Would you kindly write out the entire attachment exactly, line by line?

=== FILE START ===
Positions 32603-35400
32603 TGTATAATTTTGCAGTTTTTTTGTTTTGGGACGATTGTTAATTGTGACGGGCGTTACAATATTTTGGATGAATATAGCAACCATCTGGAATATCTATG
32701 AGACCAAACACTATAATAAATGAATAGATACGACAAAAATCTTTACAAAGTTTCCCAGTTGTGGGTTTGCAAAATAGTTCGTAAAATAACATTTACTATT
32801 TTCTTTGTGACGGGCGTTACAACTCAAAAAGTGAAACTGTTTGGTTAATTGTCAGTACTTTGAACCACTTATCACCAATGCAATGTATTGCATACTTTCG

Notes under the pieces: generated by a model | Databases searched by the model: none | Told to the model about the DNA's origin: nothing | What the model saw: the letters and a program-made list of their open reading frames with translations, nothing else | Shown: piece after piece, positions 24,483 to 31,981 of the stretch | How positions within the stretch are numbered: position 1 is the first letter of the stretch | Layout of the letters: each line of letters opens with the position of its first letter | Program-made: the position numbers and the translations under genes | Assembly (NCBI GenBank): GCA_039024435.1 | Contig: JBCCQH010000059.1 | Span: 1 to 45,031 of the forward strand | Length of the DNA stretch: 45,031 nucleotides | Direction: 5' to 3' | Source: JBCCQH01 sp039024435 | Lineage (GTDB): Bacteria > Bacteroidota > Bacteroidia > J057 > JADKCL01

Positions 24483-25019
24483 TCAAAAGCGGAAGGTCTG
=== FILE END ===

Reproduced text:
Positions 32603-35400
32603 TGTATAATTTTGCAGTTTTTTTGTTTTGGGACGATTGTTAATTGTGACGGGCGTTACAATATTTTGGATGAATATAGCAACCATCTGGAATATCTATG
32701 AGACCAAACACTATAATAAATGAATAGATACGACAAAAATCTTTACAAAGTTTCCCAGTTGTGGGTTTGCAAAATAGTTCGTAAAATAACATTTACTATT
32801 TTCTTTGTGACGGGCGTTACAACTCAAAAAGTGAAACTGTTTGGTTAATTGTCAGTACTTTGAACCACTTATCACCAATGCAATGTATTGCATACTTTCG

Notes under the pieces: generated by a model | Databases searched by the model: none | Told to the model about the DNA's origin: nothing | What the model saw: the letters and a program-made list of their open reading frames with translations, nothing else | Shown: piece after piece, positions 24,483 to 31,981 of the stretch | How positions within the stretch are numbered: position 1 is the first letter of the stretch | Layout of the letters: each line of letters opens with the position of its first letter | Program-made: the position numbers and the translations under genes | Assembly (NCBI GenBank): GCA_039024435.1 | Contig: JBCCQH010000059.1 | Span: 1 to 45,031 of the forward strand | Length of the DNA stretch: 45,031 nucleotides | Direction: 5' to 3' | Source: JBCCQH01 sp039024435 | Lineage (GTDB): Bacteria > Bacteroidota > Bacteroidia > J057 > JADKCL01

Positions 24483-25019
24483 TCAAAAGCGGAAGGTCTG